Mountain Woman + Bear = Innovation

When I returned home about 9:30 last night after babysitting my grandson and began the evening chores by flashlight, I knew something was amiss the moment I saw the lidded five-gallon bucket, that normally sat under the chicken house, out in the pasture. The chickens! I thought, panic-stricken, aiming my beam of light through the chicken house window, and sighed with relief when I saw my hens perched safely where they were supposed to be. Sort of huddled together in a nervous mass; not spread out like clothes on the line and making their contented evening sounds, but alive. Good. Whatever had tossed the bucket in the pasture hadn’t gotten them.

That’s when I saw the door. It was hanging open… one board skewed at an odd angle with a large chunk of wood missing at the bottom. A separate door that allowed access to the nesting boxes was laying on the ground, cedar shaving scattered everywhere. No eggs, of course. Both water containers were tipped over and there were several battens ripped off the side of the structure, tossed aside like matchsticks. There was only one answer to the question of what had done such damage… a bear.

By this time my heart was up in my throat, beating madly and I was jumping at every sound. My husband was out of town on business. I was all alone where no one could hear me scream for help, and the bear might be watching me from the dark woods at that very moment. Making things as secure as possible as quickly as possible, I finished the chores and raced to the house, double locking the doors.

This wasn’t the first trouble we’ve had with bears. One got into our barn through a window… twice. Stole a container of cat food on his first go-around. The second time he trashed my milk stall, stealing an entire fifty pounds of goat feed. I would’ve loved to see how he managed to get it out that window, from a safe distance, of course. His foray hadn’t done any structural damage then, but this time it was a different story.

This morning, I surveyed the damage in the light of day. Yikes! Three fence posts were flattened to the ground. Bending them back up and fixing the chicken wire was accomplished pretty quickly. The battens were an easy fix, too. Just pound the bent nails out and hammer them up again. The nesting box door would require another set of hands to help me, so it would have to stay propped up for now, but the large door had to be fixed today. It offered no protection in its present state. My husband and I had acquired this door from an abandoned outhouse we discovered while out hiking years ago. It was weathered, but sturdy oak, with remnants of cornflower blue paint still visible. This was the second chicken house we’d used it on, and other than the huge chunk missing now, it was still sound. I had to try to save it.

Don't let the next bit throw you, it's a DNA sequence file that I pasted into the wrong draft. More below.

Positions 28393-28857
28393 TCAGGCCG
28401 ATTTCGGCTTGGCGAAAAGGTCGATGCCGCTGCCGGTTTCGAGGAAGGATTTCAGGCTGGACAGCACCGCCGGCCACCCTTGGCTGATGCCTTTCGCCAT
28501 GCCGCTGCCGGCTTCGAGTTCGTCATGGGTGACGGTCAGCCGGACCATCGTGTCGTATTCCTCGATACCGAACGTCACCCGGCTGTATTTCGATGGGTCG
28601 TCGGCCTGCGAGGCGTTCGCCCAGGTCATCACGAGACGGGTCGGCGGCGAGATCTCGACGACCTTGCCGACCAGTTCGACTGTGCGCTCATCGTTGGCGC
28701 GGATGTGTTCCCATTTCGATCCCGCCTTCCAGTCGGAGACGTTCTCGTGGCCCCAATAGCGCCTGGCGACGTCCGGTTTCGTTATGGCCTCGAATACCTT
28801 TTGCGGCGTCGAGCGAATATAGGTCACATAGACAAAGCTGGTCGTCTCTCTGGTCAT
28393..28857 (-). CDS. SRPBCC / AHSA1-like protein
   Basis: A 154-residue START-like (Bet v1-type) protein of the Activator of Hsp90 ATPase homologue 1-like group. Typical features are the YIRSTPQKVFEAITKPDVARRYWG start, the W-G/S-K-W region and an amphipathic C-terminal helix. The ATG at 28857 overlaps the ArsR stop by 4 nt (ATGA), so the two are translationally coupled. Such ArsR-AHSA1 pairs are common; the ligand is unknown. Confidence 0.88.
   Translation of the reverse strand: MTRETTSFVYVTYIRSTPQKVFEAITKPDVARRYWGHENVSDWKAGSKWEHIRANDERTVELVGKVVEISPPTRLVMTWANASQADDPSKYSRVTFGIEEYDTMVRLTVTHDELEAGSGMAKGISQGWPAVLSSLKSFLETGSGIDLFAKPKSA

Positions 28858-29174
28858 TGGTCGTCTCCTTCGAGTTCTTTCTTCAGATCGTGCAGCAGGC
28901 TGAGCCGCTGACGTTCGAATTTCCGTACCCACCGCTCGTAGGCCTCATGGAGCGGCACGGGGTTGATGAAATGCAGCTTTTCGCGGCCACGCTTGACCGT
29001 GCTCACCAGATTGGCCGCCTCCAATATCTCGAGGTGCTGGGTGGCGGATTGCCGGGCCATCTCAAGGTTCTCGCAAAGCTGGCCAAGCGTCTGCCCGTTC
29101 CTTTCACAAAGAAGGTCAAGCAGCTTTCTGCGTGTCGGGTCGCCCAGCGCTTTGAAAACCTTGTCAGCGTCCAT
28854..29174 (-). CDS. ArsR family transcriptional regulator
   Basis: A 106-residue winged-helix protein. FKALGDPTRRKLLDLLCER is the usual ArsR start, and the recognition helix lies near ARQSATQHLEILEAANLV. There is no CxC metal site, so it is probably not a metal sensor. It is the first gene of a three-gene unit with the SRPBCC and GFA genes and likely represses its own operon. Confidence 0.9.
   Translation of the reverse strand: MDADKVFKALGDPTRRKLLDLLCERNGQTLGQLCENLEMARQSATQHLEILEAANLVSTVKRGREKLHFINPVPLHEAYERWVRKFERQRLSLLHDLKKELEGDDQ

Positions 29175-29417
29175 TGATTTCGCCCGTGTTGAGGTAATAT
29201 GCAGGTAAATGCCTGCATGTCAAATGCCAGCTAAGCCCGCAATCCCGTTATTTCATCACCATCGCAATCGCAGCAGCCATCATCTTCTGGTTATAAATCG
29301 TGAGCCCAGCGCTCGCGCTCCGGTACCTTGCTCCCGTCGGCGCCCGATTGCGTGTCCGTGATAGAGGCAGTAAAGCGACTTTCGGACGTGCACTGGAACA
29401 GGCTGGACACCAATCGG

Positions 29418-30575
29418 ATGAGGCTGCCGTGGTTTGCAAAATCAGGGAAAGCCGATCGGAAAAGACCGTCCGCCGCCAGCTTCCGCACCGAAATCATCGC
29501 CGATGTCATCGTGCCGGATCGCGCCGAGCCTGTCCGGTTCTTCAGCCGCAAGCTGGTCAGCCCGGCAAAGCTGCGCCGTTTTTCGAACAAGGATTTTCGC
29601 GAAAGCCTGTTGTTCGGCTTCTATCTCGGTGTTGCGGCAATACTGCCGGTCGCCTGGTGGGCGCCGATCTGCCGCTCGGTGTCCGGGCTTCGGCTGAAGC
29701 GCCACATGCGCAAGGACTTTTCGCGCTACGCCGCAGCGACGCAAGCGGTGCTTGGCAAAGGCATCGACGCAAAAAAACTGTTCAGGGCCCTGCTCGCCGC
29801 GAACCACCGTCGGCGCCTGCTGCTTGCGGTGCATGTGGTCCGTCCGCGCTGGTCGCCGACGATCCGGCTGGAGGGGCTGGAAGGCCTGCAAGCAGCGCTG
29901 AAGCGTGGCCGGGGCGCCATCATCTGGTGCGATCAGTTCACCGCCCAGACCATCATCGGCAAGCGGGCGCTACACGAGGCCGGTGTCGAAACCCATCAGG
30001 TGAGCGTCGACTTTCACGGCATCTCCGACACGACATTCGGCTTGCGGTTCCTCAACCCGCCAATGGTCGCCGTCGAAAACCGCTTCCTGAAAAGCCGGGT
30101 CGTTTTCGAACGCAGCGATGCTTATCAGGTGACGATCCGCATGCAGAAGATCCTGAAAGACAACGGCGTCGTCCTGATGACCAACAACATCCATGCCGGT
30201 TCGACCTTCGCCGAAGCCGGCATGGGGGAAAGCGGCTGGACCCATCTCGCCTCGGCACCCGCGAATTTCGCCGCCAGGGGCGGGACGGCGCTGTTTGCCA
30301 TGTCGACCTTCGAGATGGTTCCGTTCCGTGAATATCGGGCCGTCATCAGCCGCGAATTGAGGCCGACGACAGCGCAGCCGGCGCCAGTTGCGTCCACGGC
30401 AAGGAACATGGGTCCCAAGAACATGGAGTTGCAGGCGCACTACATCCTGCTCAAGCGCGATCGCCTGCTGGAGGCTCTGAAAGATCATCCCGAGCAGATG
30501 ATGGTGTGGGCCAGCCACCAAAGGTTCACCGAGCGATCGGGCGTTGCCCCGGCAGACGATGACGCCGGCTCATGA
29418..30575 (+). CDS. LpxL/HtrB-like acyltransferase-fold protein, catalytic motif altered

I managed to pry the destroyed board the rest of the way off and began my search for a replacement. Lo and behold, I found one in the pile of remaining boards we’d had milled from oak trees when we cleared our pasture. We’d used some of those boards for stalls in the barn and some as a floor for my office in the house. This was one of the few we had left. It was the right width and thickness, but too short. Hmmm. What to do?

My solution was to cut the damaged board at the halfway point, allowing room for nails to attach it to the crosspiece, and then cut the new board the right length to fill the rest of the space. Keep in mind this was the first time I EVER used the electric saw. I always depended on my husband to do any cutting that needed to be done. I was too afraid I’d cut a finger off. But I did it! And with no casualties! All ten fingers remained intact.

The oak board was so hard, I had to drill pilot holes for the nails, but I got the door repaired all by myself. It gave me the same feeling I had after finishing my first half-marathon last year. A real feeling of accomplishment… very in touch with my “inner homesteader,” and living up to the motto that came about during the Great Depression: use it up, wear it out, make it do, or do without; an illustration of “going green” that takes recycling to a whole new level.

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